Twas the night after Christmas, and all through the house, not a creature was stirring, because the entire family was piled onto the sofa in the lounge to watch some poor-quality festive television.
BFBS is lovely, but the quality of its television usually leaves you with an evening selection of second-rate animated movies (Open Season was this week's pick) or last year's reruns of Eastenders.
Thank the lord for Christmas specials.
How very unfortunate that this one had to be Downton Abbey.
The oldest child of the pack, a seventeen-year-old ensonced at the back of the room with a book (she'd been pointedly ignoring a peculiar science fiction movie featuring men with silly haircuts, the Judoon's awkward cousins, and a woman who spoke what she thought might be Elvish) slipped in her bookmark and slunk over to take up her customary perch on the sofa's arm.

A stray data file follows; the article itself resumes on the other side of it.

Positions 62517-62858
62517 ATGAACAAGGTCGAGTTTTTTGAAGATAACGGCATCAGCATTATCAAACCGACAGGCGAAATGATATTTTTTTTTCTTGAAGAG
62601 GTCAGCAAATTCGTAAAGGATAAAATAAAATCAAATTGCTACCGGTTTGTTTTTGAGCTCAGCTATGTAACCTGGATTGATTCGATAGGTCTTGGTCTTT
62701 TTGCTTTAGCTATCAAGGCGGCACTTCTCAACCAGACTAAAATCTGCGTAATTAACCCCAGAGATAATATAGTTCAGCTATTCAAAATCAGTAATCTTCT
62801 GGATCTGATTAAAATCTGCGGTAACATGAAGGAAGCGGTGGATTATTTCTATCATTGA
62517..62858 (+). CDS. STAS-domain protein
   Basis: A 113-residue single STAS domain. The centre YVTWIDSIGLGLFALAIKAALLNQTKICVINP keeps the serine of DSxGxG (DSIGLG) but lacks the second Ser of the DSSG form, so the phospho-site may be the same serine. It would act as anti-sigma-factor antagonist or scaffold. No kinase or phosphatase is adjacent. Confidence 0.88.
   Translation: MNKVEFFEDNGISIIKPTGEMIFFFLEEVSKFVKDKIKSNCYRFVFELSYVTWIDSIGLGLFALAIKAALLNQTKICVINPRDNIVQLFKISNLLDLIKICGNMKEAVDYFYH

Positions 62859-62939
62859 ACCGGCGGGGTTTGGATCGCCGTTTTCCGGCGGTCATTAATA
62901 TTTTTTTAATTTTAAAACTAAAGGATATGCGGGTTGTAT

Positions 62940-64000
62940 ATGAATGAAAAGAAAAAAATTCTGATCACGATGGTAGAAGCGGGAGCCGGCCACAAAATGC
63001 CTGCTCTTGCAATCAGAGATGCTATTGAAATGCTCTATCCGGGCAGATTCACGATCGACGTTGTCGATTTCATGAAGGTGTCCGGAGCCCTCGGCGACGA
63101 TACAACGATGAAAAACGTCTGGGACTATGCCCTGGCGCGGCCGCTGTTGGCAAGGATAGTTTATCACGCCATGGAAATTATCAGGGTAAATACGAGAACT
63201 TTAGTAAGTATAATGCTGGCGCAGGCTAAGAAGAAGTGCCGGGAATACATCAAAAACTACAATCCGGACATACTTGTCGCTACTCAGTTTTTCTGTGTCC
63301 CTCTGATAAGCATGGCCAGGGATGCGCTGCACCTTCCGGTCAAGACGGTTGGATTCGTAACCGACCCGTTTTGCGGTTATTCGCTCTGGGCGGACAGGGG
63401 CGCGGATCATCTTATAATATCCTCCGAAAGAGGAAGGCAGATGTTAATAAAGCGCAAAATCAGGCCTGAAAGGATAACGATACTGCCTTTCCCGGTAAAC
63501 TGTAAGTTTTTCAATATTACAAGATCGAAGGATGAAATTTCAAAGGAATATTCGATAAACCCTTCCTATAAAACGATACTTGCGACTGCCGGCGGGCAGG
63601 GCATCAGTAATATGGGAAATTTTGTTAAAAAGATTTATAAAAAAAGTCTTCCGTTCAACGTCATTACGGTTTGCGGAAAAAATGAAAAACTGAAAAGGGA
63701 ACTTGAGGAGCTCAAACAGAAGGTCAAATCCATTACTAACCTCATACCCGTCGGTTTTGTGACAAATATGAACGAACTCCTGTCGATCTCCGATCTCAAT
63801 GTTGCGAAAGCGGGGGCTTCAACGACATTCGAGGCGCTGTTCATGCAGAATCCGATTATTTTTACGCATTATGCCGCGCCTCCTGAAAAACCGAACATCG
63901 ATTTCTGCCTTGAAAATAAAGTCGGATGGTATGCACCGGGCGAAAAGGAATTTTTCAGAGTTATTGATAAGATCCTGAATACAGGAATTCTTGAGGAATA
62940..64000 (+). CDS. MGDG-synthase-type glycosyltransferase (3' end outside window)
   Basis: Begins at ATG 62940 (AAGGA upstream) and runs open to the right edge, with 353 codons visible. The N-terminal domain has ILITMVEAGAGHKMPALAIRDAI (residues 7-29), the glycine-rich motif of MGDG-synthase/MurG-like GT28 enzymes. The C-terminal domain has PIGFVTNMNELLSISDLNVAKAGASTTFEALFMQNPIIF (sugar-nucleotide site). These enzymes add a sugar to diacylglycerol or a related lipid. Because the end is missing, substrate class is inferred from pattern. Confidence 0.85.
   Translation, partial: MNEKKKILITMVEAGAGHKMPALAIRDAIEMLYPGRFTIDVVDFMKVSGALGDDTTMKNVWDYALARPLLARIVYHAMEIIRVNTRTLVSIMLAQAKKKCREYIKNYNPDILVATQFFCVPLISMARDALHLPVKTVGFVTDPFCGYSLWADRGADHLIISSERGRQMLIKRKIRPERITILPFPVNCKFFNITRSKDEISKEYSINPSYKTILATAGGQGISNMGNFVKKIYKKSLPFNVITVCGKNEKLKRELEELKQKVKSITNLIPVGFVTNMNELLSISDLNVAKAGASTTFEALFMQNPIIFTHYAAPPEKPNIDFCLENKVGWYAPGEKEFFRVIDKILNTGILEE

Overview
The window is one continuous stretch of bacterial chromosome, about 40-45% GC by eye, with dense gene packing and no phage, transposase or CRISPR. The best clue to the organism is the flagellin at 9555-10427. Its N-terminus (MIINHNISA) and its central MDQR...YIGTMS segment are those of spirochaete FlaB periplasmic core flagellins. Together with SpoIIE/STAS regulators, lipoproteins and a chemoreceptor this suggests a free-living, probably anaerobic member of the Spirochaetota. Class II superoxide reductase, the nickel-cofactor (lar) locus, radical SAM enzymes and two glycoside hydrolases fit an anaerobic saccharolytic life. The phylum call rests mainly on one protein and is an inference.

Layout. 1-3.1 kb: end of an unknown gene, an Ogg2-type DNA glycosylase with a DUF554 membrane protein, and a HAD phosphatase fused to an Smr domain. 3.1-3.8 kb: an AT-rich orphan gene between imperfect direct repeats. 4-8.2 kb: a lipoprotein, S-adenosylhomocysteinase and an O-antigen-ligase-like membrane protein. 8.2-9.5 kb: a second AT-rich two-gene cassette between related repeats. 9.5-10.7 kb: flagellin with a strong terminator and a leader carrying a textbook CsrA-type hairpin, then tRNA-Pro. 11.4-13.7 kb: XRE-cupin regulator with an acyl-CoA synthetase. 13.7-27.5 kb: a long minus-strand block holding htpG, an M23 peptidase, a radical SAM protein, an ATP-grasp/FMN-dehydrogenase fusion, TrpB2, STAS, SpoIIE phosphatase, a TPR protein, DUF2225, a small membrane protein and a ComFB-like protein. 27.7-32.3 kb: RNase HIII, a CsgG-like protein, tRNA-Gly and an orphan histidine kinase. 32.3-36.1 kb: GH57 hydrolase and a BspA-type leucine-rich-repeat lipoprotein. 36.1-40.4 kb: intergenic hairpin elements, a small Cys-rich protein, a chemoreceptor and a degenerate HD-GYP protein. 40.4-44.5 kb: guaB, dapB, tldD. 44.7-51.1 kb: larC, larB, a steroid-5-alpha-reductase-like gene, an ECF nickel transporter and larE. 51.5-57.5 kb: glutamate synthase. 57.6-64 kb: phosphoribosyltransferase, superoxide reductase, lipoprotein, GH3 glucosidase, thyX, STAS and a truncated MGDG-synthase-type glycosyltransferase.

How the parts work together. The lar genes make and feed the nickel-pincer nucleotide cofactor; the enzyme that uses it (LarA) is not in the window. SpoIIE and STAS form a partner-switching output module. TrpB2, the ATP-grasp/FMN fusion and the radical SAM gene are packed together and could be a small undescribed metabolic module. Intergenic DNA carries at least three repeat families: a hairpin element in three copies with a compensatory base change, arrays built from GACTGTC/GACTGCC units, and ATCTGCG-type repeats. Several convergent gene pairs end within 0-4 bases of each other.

"Oh look, it's the Downton special!" said her mother.
"Eh, why not," said their aunt, "better than World's Strongest Man again."
The seventeen-year-old looked quizically at the screen as her father battled with the convoluted remote control. "Didn't someone or rather die on this program not long ago?"
"Lady Sybil, yes. But never mind - it's Christmas, it'll be a happy episode!"
"Tell that to the Merlin fans," muttered the seventeen-year-old.
"Pardon?" Her mother looked around.
"And did we not watch Doctor Who last night? Man-eating snowmen and drops from great heights - very cheery stuff that!"
"Oh, come on Charley, it's Downton! It'll be lovely."
"Harrumph," said Charley - for that was who it was - as she slithered into the sofa and adjusted her youngest cousin so that she could see.
Forty-five minutes, a birth, several vicious rows, two heartbreaks, and a high-speed car crash later, her mother stood up and looked at the television, hands on her hips, looking mildly disapproving.
"Oh," she said. "That was . . . unexpected."
Charley stood up and brushed herself off, and went back to her corner.
"Christmas," she muttered.